Short-term Oil Market Outlook
Following the sharp price recovery in May/June which saw daily Brent rebounding above $40/b in June 5 from $19/b in April 21, before holding remarkably steady in the $40/b and $45/b in the course of July/August, September saw prices breaking on the downside of this range and trading below $40/b for the first time since June for few days. This was due to a combination of bearish factors both on the demand and the supply side. Concerns about the second wave of the coronavirus pandemic have led many to revise their demand forecasts downwards. Furthermore, China’s crude imports which have been a key equilibrium mechanism began to ease. On top of all this, there is much talk about peak oil demand with some suggesting that oil demand has already peaked. On the supply side, OPEC+ started easing their cuts and shut-in non-OPEC production in North America started making its way back to the market in response to higher prices. UAE undercompliance in August/September raised concerns over OPEC+ producers maintaining their high compliance levels. But despite the bearish headwinds, the $40/b oil price floor held firm in September and so far in October, and Brent remains well supported at the mid $40/b-$45/b range.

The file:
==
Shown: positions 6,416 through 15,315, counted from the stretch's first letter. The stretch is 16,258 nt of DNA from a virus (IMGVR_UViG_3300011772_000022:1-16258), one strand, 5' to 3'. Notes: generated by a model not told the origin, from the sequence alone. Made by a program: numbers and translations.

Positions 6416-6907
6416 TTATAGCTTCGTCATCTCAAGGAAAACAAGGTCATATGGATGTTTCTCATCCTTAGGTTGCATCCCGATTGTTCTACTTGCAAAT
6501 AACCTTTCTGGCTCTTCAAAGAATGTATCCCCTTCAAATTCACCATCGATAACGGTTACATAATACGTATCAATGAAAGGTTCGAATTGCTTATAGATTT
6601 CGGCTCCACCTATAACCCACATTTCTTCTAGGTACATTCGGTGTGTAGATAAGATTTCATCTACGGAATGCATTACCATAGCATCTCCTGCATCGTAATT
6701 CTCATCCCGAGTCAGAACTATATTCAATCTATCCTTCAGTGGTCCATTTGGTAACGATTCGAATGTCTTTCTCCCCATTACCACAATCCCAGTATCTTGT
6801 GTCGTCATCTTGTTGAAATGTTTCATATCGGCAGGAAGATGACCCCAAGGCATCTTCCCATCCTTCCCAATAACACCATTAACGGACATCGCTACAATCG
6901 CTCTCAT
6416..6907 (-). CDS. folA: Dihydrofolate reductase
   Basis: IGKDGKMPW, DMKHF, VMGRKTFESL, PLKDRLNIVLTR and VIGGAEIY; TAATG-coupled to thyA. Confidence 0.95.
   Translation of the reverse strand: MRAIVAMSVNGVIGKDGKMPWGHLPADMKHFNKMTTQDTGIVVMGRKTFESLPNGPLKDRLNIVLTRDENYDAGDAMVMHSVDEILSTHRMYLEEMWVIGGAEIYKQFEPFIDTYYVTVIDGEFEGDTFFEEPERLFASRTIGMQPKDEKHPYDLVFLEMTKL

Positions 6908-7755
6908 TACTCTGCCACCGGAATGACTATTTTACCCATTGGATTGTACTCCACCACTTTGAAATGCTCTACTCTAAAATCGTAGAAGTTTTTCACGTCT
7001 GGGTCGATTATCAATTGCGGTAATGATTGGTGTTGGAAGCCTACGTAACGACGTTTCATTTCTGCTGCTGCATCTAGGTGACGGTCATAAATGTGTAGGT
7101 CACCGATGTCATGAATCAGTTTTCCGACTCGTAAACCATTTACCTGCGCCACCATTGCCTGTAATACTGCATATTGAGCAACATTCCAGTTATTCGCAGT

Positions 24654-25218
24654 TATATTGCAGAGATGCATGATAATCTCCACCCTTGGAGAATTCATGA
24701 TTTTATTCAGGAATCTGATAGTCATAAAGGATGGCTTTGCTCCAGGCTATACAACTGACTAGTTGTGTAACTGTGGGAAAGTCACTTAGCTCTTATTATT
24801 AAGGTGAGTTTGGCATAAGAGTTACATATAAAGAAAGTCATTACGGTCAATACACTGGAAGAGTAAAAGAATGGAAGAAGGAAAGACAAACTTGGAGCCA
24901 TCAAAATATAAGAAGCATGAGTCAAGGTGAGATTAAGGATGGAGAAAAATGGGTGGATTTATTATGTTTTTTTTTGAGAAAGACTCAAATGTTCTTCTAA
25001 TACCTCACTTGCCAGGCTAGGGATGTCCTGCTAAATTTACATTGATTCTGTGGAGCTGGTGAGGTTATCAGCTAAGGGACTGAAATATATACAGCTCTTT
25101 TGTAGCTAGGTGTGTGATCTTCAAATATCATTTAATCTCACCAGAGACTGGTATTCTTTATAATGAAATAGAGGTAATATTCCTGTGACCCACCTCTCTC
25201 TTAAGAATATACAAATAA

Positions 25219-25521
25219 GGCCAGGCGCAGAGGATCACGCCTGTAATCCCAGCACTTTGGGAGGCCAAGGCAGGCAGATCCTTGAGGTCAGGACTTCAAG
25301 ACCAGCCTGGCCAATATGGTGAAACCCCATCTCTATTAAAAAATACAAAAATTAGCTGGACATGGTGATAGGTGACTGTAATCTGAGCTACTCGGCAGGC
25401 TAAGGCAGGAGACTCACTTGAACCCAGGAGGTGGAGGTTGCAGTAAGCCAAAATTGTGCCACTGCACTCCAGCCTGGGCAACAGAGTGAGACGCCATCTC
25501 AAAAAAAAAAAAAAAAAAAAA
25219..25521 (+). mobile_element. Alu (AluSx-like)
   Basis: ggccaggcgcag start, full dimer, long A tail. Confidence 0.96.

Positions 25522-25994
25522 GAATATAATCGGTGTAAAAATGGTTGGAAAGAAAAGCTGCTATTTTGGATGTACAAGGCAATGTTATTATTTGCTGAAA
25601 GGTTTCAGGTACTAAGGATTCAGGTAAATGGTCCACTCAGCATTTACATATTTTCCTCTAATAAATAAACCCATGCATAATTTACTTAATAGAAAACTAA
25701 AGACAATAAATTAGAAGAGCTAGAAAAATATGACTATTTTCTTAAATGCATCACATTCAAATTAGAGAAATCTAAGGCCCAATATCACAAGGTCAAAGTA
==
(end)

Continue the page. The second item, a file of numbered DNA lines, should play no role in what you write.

This presentation explores the key factors shaping the outlook for market fundamentals and oil prices ahead. The oil demand recovery has shifted into a lower gear and is highly uneven in terms of geography and different parts of the barrel and this unevenness will continue to shape prices and refining margins. Most importantly, there is wide recognition that the recovery of oil demand to its pre-crisis levels will take longer than many originally expected. But the wide uncertainty surrounding demand implies that the role of the supply side in supporting the oil price becomes even more important. High OPEC+ compliance has been a key feature in the current cycle and compliance will remain key throughout the entire duration of the agreement. Another unique feature has been the compensation mechanism and regardless if laggard producers compensate for their overproduction, the compensation scheme has an important signaling role. The effectiveness of the OPEC+ response however will be shaped by demand factors and the extent and pace of the global economic and oil demand recovery. Outside OPEC+, US shale is a key factor shaping non-OPEC supply but as in the case of oil demand, US shale recovery is also entering a slow and lengthy phase, due to the unprecedented fall in drilling activity, barriers to external finance and cash flow pressures. Putting these different moving parts into our model, the short-term price outlook sees the oil recovery persisting though the demand/supply risks to the outlook remain tilted to the downside.